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SoundcardEEG (scEEG) prototype
Everyone has a sound input to their computer these days. If we used it to record EEG signals, the EEG hardware itself would be simpler and cost less.
There is only one problem: Most audio systems, including sound cards, filter out frequencies below 20 Hz. The signals we want to capture are mostly below this frequency, so we can not just plug in the EEG amps and go.
There are a variety of modulation schemes to get past the filter. You take a varying input voltage (say EEG), which is translated to an output sine wave of of varying:
We can for example build a frequency modulator which takes input voltages between 1 and 2 volts and let it produce a wave as output that changes frequency between 2 kHz and 4 kHz, depending on the input. The output is still well within the audio range, but far above the 20Hz that is filtered out. It all works as long as the input signal varies at a frequency much less than 1 kHz.
When the modulated signal has been captured by the sound card, it is demodulated to its original form, in software.
The whole signal chain looks something like this:
Brain => EEG amplifier => hardware modulator => sound card => software demodulator
EEG Probe project
In July 2005 Grant Connell took on the challenge of building a prototype sound card EEG unit. The first unit consisted of a two channel AM modulated version with a built-in power supply. It is compatible with 12-volt power cubes. There were several breadboards built before the final two boards (input amplifier and modulator) versions were completed. The AM version was successful with achieving about 65 dB of dynamic range performance. An existing oscilloscope software application was modified to accept the modulated signal from the prototype.
The second prototype was a single channel AM unit that reduced the modulation circuitry and the size of the unit was reduced to 2" by 4". The unit also included onboard regulators and was operated from a 9-volt battery. The unit design also switched from an analog local oscillator (LO) to a digital version (square wave oscillator). This reduced both the size and power consumption of the unit.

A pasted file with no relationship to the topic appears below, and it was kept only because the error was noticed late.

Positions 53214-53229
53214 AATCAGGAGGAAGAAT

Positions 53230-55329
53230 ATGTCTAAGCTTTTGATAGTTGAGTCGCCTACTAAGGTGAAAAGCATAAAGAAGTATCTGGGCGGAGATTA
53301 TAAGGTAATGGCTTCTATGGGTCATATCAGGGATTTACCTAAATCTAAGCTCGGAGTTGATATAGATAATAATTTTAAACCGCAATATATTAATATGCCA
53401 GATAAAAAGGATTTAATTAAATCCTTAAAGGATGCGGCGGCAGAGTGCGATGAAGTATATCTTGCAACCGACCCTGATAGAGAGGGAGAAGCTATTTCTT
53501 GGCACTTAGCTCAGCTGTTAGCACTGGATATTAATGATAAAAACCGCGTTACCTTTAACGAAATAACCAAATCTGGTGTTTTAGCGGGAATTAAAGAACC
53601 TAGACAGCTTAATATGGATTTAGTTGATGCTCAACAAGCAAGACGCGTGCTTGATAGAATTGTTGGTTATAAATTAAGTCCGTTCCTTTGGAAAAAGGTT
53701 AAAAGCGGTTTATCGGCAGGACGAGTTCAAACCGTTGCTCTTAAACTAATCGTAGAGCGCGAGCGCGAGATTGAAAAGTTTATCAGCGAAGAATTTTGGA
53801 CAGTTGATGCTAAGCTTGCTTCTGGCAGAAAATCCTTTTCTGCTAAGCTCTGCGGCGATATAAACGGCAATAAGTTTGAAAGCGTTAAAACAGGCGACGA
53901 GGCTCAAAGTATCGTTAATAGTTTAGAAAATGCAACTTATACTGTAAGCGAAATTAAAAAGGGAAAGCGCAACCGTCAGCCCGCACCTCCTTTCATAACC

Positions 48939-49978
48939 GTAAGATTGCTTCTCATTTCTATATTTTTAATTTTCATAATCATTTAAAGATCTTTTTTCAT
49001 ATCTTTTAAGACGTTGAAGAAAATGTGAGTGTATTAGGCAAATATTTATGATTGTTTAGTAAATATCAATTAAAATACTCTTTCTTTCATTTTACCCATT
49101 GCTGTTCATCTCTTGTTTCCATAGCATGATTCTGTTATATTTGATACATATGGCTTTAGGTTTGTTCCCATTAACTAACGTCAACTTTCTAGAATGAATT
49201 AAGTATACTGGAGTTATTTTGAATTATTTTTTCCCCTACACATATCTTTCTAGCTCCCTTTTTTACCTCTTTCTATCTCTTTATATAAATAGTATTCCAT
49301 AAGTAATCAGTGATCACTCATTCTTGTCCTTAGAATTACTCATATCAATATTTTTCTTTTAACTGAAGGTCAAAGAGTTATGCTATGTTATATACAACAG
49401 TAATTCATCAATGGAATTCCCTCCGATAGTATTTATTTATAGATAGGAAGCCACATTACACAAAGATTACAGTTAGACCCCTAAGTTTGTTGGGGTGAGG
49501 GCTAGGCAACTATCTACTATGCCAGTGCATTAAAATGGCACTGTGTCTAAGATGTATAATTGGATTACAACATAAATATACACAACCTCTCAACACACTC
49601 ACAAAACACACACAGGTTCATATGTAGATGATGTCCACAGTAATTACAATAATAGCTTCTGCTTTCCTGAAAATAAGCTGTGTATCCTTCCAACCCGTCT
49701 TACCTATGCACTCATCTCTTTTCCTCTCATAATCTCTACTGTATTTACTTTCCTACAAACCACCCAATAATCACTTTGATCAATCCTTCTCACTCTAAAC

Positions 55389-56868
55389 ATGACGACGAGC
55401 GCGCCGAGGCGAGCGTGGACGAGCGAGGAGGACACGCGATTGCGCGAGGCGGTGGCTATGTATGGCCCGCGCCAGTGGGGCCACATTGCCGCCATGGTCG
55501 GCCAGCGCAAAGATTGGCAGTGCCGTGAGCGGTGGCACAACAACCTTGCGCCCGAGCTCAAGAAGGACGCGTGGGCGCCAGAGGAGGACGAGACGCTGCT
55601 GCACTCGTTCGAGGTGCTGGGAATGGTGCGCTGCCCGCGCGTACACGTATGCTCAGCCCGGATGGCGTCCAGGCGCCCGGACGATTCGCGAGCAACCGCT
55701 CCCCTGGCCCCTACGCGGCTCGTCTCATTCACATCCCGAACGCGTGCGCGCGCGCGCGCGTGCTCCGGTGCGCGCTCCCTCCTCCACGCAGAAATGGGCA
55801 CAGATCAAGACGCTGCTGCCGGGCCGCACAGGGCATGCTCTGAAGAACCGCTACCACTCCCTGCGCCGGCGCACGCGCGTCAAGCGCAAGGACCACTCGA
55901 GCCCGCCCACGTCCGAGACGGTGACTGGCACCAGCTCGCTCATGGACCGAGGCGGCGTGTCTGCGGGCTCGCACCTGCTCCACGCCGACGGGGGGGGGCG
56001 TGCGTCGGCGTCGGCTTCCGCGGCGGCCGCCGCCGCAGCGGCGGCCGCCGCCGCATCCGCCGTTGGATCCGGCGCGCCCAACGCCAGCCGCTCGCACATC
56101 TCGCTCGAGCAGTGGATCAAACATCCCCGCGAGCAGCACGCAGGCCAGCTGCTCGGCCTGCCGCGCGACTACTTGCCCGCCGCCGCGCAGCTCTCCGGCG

The third breadboard and then prototyped was a dual channel FM unit and due to reduced circuitry of implementing the FM modulation was built into the 2" by 4" enclosure with a 9-volt battery included. The total current drain is approximately 6.5 ma. The unit uses two CMOS digital local oscillators. The dual channel AM and FM units now achieve about 80 dB of dynamic range performance. Power drain is less than 6 mA.
A new software application was developed specifically for EEG display and instrumentation. The software is able to receive data from both AM and FM units. The software incorporates individual channel gain and offset controls with a real time strip chart and vertical FFT displays. A built in variable bandwidth filter can be adjusted by moving cursor lines about the spectrum displays. The second software application interfaces with NeuroServer.
A description of the theory of operation of the AM and FM modulation schemes and the prototype development (with pictures of the units) is can be downloaded from EEG Probe Project. The single schematic of the AM prototype unit can be downloaded from AM Unit Sheet 1. The FM unit schematic can be downloaded from FM Unit Sheet 1 and FM Unit Sheet 2. The software for the prototypes can be downloaded from EEG Probe Install and NeuroServer Interface. The software will be self-extracting zip files. After the install files have been extracted from the Zip files to the directory of your choice, run the Setup.exe program to install the applications.
The prototypes are simply handcrafted units. If there is enough interest in the sound card concept, printed circuit boards can be built and made available. The designs are simple enough that through-hole technology could be use for kit building.
Unnamed - (Project status for similar incomplete project)
A group member, Ian Vincent, put in a tremendous amount of work on a prototype several months ago, but ran into trouble with parasitic signals and instability in the venerable LM331 chip. This ultimately led him to suspend the project.
We are now (July 2004) going back to see if we can get it running. Please stay tuned.
In April 2005 Andreas and Jon were working away at it. They're assembling some for testing purposes.
Thanks to Oren Tirosh, we already have a demodulator prototype, written in Python.
The source can be downloaded HERE.
An explanation how it works is found in this e-mail: SCEEG Theory of Operation. Please note that this mail was written before we had done any tests so some numbers (like the sample rate) are incorrect.